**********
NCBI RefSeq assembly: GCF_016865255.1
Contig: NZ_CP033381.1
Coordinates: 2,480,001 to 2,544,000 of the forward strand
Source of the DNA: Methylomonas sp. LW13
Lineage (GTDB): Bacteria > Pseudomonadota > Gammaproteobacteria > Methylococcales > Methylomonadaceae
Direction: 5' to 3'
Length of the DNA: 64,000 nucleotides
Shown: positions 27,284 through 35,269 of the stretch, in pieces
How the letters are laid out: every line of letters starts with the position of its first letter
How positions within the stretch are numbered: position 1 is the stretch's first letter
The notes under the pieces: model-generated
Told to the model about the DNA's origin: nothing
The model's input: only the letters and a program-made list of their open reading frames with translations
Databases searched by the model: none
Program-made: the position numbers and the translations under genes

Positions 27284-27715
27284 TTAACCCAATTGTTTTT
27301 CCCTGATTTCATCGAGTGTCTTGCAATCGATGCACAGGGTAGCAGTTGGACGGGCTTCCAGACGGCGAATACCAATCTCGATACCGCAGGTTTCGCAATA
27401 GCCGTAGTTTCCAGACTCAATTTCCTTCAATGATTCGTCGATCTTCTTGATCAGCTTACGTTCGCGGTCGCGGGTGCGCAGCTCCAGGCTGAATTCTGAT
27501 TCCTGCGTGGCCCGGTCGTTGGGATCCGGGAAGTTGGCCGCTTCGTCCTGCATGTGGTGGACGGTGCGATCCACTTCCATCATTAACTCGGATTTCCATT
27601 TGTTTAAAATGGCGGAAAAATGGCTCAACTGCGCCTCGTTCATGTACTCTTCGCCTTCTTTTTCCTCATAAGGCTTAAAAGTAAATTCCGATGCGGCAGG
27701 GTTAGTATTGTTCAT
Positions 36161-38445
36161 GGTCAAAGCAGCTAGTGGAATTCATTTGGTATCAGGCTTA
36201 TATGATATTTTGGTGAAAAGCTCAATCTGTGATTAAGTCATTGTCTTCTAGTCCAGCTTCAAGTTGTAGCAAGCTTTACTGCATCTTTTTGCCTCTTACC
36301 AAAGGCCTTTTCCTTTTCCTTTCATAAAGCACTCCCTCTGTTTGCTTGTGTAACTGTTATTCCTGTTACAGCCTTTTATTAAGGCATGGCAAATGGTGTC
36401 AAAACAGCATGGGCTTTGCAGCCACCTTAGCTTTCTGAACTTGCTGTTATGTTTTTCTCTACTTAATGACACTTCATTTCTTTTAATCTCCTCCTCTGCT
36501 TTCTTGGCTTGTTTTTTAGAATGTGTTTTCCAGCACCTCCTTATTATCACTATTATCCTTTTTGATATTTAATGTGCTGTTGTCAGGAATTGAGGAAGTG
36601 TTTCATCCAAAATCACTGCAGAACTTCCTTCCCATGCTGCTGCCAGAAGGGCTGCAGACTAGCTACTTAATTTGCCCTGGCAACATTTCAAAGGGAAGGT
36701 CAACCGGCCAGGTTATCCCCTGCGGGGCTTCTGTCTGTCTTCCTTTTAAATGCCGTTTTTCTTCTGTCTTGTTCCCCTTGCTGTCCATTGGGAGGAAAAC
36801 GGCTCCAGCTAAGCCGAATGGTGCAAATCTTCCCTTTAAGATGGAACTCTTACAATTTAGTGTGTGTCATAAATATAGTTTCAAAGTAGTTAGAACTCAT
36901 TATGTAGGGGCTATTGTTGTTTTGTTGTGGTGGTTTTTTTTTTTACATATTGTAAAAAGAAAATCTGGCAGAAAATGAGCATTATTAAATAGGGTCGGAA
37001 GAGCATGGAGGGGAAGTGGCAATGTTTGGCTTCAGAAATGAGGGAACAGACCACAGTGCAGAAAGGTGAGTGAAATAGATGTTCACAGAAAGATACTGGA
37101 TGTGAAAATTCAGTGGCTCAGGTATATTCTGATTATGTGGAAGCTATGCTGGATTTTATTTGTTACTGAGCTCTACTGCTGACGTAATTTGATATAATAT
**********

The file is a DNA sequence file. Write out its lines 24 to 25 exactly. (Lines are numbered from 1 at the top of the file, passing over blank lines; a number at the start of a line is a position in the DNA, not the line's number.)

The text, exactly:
36161 GGTCAAAGCAGCTAGTGGAATTCATTTGGTATCAGGCTTA
36201 TATGATATTTTGGTGAAAAGCTCAATCTGTGATTAAGTCATTGTCTTCTAGTCCAGCTTCAAGTTGTAGCAAGCTTTACTGCATCTTTTTGCCTCTTACC